Agent Orange was an herbicide and defoliant used by the U.S. Department of Defense in southeast Asia between 1961 and 1971, primarily over South Vietnam and to a lesser extent Laos, Cambodia and North Vietnam. The chemical was also sprayed along the DMZ in South Korea between 1968 and 1969.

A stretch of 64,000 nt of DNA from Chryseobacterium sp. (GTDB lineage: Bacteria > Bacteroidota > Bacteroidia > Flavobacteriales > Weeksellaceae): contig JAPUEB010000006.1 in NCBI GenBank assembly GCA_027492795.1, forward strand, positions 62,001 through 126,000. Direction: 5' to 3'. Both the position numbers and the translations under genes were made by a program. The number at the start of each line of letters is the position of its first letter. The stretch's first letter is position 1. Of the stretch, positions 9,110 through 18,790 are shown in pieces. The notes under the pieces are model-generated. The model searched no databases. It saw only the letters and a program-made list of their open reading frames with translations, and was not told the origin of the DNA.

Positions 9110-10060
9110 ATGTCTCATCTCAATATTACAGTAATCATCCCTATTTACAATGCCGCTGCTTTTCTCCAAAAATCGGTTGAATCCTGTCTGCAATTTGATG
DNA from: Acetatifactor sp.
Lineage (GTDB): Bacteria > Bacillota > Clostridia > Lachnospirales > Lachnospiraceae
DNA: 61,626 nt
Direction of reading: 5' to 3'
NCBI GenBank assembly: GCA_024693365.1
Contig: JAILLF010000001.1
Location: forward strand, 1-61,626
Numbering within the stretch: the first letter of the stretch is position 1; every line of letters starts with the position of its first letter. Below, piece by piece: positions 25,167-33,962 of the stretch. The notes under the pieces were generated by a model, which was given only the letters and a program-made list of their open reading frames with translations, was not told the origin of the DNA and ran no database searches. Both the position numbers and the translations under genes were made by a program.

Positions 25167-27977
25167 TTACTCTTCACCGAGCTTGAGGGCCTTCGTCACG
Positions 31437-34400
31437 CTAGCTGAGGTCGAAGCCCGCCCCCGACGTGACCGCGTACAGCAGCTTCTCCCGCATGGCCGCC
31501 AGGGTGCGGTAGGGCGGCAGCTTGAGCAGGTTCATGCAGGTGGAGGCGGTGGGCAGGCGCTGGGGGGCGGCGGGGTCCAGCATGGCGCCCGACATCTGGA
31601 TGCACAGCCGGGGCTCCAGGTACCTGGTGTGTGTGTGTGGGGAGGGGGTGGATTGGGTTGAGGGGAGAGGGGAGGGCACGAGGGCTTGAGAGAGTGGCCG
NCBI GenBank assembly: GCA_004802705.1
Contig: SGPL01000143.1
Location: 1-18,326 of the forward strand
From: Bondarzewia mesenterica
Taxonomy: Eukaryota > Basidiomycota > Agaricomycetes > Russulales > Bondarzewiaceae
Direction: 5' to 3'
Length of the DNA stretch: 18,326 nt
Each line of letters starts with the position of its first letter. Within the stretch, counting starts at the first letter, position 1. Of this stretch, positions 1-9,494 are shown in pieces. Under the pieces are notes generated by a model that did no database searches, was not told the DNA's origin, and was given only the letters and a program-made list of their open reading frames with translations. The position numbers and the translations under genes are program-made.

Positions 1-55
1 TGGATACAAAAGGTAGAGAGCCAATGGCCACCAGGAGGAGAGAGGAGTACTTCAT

The herbicides mixture contained dioxin, a known carcinogen and contributor to birth defects, as well as chlorine that is known to cause skin irritation and rashes. Over 30 types of cancer have been linked to Agent Orange exposure including lung and prostate, leukemia, Hodgkins disease and Non-Hodgkin lymphoma. Spina bifida is the birth defect most commonly associated with children conceived after a parent's exposure.